The Smith Project

spouse

Preparing for Marriage

MarriageAndrea SmithComment

So now you're engaged and needing to plan for the rest of your life. Now what? If you already feel overwhelmed by all the wedding planning that you need to do, don't fret. The wedding is just one day. Go beyond that and start thinking about your future of what's really important.


Here are 5 Steps to Take before You Say "I Do"

1.) Pre-martial counseling-

You might you could just skip out on not meeting with another couple, but it's not recommended. What's hard about receiving counsel from others is the fact that they keep you accountable. They tell you things that sting. But just as the Lord disciples those He loves, so do the people who love and support us. If you aren't connected with a church or don't even believe in God, but want counsel from others. Look for a couple that you trust. That models marriage the way you want to live out your life. I love my single friends but this is an area where you don't want their advice. They don't know what they're talking about since they are not married. Seeing marriage and being married is day and night. If you don't have a couple that you trust or look up to, ask people if they would recommend anyone for marriage counseling.

2.) Accountablity-

Speaking of being held accountable, now that you're engaged, your boundaries will be tested now more than ever. Setting up boundaries with your future spouse is critical. You are not only trying to keep your standards high, but you are setting the stage for what your marriage life will look like. After establishing the dos and don't within your relationship, tell someone and ask them to meet with you once a week or whatever works with your schedule. You don't want to walk down the aisle with regrets or be full of shame. You want to walk in the freedom that you are loved by many and will make countless mistakes but have a willing heart to make things right.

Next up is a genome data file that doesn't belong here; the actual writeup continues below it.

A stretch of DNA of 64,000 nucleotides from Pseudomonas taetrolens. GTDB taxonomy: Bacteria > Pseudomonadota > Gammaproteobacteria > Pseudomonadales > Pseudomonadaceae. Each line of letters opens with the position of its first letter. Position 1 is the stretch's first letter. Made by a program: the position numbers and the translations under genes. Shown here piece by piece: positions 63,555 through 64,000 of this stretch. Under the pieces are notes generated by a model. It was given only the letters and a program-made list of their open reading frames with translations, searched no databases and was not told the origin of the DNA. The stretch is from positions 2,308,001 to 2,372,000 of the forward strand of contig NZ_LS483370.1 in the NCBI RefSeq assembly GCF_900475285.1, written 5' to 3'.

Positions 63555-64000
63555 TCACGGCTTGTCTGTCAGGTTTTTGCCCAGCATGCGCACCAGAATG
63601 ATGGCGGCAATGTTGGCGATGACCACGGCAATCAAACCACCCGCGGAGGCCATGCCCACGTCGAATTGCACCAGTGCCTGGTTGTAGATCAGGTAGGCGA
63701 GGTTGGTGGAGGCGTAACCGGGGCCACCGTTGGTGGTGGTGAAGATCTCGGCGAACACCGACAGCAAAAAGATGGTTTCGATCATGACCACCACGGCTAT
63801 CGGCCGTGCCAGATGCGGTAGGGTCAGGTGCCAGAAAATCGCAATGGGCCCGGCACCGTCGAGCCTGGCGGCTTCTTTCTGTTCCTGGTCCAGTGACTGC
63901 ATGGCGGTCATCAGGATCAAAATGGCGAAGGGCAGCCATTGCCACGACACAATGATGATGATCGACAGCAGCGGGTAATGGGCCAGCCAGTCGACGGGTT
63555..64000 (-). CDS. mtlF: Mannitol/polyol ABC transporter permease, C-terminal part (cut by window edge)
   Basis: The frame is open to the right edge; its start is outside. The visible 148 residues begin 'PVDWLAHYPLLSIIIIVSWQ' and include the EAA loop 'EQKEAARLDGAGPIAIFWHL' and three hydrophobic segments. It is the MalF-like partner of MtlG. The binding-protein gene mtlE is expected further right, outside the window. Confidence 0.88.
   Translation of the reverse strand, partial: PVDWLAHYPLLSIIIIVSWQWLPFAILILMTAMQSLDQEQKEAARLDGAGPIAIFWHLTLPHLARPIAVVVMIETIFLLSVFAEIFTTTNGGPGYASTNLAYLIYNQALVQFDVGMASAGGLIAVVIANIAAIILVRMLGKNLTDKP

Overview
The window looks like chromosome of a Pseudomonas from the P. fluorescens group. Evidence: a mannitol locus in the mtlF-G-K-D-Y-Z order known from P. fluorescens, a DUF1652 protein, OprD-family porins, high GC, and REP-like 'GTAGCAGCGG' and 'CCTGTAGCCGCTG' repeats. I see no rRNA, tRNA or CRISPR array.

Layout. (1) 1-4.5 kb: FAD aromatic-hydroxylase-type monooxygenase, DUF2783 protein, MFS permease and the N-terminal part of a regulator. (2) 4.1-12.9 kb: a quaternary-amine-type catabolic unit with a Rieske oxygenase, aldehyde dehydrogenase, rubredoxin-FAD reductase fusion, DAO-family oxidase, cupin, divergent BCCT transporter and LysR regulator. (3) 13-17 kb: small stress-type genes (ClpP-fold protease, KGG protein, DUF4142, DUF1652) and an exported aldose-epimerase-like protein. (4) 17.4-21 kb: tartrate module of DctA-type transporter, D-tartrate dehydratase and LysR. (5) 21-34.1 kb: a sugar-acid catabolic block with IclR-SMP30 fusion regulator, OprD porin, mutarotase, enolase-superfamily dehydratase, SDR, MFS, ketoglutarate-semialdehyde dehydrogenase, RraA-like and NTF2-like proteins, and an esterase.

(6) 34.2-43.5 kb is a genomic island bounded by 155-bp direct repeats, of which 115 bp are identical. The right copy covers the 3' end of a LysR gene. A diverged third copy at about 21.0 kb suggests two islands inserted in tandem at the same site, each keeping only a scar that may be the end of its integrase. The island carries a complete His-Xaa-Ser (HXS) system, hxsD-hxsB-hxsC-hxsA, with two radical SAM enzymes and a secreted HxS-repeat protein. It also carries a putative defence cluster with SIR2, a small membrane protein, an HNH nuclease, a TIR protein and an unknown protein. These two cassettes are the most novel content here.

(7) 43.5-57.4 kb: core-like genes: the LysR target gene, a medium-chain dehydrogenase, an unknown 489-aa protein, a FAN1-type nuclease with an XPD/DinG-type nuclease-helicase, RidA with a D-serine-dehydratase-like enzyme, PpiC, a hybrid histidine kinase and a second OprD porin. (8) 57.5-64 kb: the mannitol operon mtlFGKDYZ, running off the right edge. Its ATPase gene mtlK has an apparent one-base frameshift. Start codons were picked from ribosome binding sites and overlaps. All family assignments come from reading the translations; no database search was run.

3.) Planning-

Not the planning type that's ok cause that's not what I mean when I say "planning". You should talk with your marriage counselors and sit down with your spouse and ask the hard hitting questions. What are our 10 year goals? What are the expectations regarding taking care of the home? Do you both want kids? Etc. These are questions that you shoujld already be talking about but if you haven't you should start.You might be surprised by what your future spouse will say. The goal is to be on the same page. Even if you disagree you can work it out.

4.) Inner Healing and Deliverance-

Yes you heard right. I remember going through a handful of marriage classes with my husband and also taking inner healing courses. This has helped our marriage so much because I knew I was a mess and I didn't want to bring in all my crap into this marriage. Of course I brought some into it, but since my husband knew what I was getting myself into, he would pray for me, talk with me, listen to me. It strengthened our relationship so much because we were able to go deep and process issues together.

5.) Relax and have fun-

Even though I just gave you a pretty hefty list of things to consider before you say "I do". In the end, all your crap is going to come up and you'l need to deal with it one way or another. Have fun with your person. Continue to go out on dates while working up a storm and saving up for your wedding. It's important to still kindle the flame before you get married.

I pray your marriage is successful and firey. I hope that you will continue to love each other no matter what happens. Continue to stick to one another when the other is being such a jerk and wants to leave you. Run toward them not away. Trust me they still love you, they are just so hurt and confused that they just need to know that you will still be there for them. Through all the brokness of a human being they need to know that you still want them, that you'll still stand by there side. That's what marriage is truly for. Your friendship being tested to the core.